Drilling inexpensive, small diameter "microholes"
using easily transportable coiled tubing equipped with
miniaturized seismic and other geophysical instruments could
lead to much cheaper oil and gas exploration.
In exploring for oil and gas in the 21st century,
smaller may be better.
The Department of Energy's Los
Alamos National Laboratory is announcing this week that recent
field experiments have enhanced prospects for "microdrilling"
technology - a concept that could offer a revolutionary, lower cost
approach to oil and gas exploration.
According to the Laboratory, the new technology currently allows
for drilling holes up to 500 feet deep with all the equipment
carried on a tandem-wheel trailer pulled by a standard pickup truck.
When developed for deep drilling, the technology will replace
traditional methods that use massive amounts of equipment, material
and manpower, all of which are extremely expensive.
The concept could be a significant step toward futuristic
"rig-less" drilling that could reduce the visual impact
that has contributed to public objections to drilling in some areas.
Last month, four microholes with diameters two to five times
smaller than conventional holes were drilled to depths of 300 to 500
feet in alluvium and lake sediments by staff from the Laboratory's
GeoEngineering group. The work was supported by a major energy
company in concert with DOE's Natural Gas and Oil Technology
Microdrilling technology was highlighted as a likely
"success story" emerging from the Energy Department's oil
and natural gas research program. According to DOE's Oil and Gas
RD&D Programs, released in February 1999, future
microdrilling systems could occupy a space roughly 1/20th that of a
typical rig and cost about 90 percent less.
Companies using microdrilling would also realize additional
savings because the technology could ultimately require only about a
barrel of fluid per 1,000 feet of drilling to lubricate the bit and
motor and remove dirt, whereas conventional drilling requires about
40 barrels of fluid per 1,000 feet.
The Los Alamos experimental fieldwork showed that drilling
small-diameter microholes is both feasible and ideally suited for
data collection using miniature sensors. For example, in this
experiment Los Alamos scientists used for the first time a
microelectromechanical system accelerometer to collect subsurface
"Future microholes will be drilled so inexpensively that
companies can use them to do things they've never done before,"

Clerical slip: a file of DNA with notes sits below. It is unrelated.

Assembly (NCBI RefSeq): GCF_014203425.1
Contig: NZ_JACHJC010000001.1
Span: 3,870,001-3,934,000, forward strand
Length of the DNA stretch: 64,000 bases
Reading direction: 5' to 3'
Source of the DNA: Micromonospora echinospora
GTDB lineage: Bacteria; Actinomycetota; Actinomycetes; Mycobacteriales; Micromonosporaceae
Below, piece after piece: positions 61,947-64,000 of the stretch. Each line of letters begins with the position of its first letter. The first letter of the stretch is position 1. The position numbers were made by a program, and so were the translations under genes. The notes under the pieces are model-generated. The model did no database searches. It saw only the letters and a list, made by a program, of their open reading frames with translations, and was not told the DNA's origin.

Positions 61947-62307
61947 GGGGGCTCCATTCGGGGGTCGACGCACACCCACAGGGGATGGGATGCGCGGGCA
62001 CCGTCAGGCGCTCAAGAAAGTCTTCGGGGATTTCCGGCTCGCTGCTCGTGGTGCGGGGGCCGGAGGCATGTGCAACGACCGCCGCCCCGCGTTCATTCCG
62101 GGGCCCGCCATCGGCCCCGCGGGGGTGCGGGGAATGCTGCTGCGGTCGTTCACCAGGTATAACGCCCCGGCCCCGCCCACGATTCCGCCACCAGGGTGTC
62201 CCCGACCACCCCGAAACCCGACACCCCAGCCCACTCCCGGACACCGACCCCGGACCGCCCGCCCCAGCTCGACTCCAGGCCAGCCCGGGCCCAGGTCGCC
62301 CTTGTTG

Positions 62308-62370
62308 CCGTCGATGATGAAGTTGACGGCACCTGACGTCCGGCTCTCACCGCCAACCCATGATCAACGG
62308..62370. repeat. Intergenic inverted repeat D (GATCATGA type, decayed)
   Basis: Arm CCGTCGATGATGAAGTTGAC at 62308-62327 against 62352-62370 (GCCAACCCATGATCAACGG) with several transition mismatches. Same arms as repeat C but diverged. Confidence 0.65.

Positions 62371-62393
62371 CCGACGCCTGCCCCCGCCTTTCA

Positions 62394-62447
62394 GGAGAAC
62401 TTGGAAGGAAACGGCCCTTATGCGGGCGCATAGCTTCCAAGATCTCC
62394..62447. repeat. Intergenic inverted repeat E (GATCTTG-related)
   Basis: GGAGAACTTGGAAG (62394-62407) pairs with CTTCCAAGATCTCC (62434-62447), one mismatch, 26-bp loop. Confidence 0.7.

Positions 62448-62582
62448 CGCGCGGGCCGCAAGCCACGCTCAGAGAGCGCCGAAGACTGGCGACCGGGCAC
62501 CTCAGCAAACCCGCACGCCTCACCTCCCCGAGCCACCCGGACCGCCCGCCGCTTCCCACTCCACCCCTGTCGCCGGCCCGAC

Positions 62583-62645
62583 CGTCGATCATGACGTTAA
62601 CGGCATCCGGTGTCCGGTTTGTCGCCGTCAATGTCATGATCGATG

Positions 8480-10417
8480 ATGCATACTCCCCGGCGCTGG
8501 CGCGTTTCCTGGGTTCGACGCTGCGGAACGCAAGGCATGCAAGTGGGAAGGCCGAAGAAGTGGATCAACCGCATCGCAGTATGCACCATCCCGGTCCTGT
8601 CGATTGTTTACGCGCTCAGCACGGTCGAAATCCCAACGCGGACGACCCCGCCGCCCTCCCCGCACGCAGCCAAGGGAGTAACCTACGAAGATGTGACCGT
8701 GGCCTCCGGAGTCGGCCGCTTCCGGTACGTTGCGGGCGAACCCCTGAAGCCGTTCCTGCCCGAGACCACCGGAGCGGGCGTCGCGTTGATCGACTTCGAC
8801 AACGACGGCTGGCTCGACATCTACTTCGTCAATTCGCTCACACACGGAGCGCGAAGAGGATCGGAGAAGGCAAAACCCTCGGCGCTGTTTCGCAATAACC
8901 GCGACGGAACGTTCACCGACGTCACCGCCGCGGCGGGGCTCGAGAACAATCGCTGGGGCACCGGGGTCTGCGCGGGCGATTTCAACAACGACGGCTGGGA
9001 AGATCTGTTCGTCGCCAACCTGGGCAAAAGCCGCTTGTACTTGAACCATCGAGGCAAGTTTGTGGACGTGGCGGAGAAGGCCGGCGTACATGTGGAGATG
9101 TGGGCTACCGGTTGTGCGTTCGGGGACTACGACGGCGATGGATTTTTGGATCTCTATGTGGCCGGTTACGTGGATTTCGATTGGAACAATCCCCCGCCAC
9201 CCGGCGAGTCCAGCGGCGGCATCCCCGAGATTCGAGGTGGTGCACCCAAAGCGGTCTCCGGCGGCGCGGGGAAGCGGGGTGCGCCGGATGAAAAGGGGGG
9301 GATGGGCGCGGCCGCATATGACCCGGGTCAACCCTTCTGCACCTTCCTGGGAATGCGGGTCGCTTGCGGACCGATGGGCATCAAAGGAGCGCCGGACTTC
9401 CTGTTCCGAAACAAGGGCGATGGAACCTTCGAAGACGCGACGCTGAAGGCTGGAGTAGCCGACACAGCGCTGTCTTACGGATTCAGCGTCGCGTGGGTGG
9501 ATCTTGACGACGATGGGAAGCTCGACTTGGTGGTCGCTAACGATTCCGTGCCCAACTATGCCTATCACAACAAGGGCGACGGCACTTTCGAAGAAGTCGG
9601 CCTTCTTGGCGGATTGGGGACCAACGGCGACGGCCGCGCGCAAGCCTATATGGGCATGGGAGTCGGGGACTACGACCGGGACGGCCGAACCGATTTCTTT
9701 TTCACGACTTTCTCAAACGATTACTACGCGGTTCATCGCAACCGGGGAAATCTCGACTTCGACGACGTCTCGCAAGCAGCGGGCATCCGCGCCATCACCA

said Earl Whitney, a project leader in the Laboratory's Earth and
Environmental Systems Division. "By using the microholes to
deploy newly-miniaturized seismic and other geophysical instruments,
the industry can study vast areas of potential production at an
enormous reduction in cost."
The microdrilling technology is based on the miniaturization of
conventional coil tubing techniques that deploy a drill motor and
bit on the end of tubing coiled around a spool. The recent test
drilled 2 3/8-inch diameter microholes lined with 1 1/4-inch flush
joint PVC tubing. Drilling fluids are run through the tubing to turn
the motor and drill bit.
In place of the usual large mud tanks needed to capture what's
dug out of the ground, much smaller tanks suffice.
"Cleanup is expensive for conventional drilling
methods," Whitney said. "By greatly reducing the size of
the drilling site, we not only reduce the overall drilling costs but
the environmental impact, which can be even more expensive."
The team is developing an even smaller motor and bit system that
could allow drilling to 10,000 feet, deep enough to explore most of
the world's potential oil and gas reserves. Concurrently, plans
include broadening the project's focus to include miniaturization of
standard borehole tools used today in drilling operations to study
oil and gas reservoirs.
The project is being co-funded by the Federal Energy Technology
Center (FETC), a field facility of DOE's Office of Fossil Energy.
FETC, colocated in Morgantown, WV, and Pittsburgh, PA, is one of the
Federal participants in the Natural Gas and Oil Technology
Partnership. The 10-year-old Partnership was formed at Los Alamos
and Sandia National Laboratories to offer their scientific
capabilities to the oil and gas industry. Under this arrangement,
the DOE pays for the scientists' time and the industrial partners
share other costs of research and testing.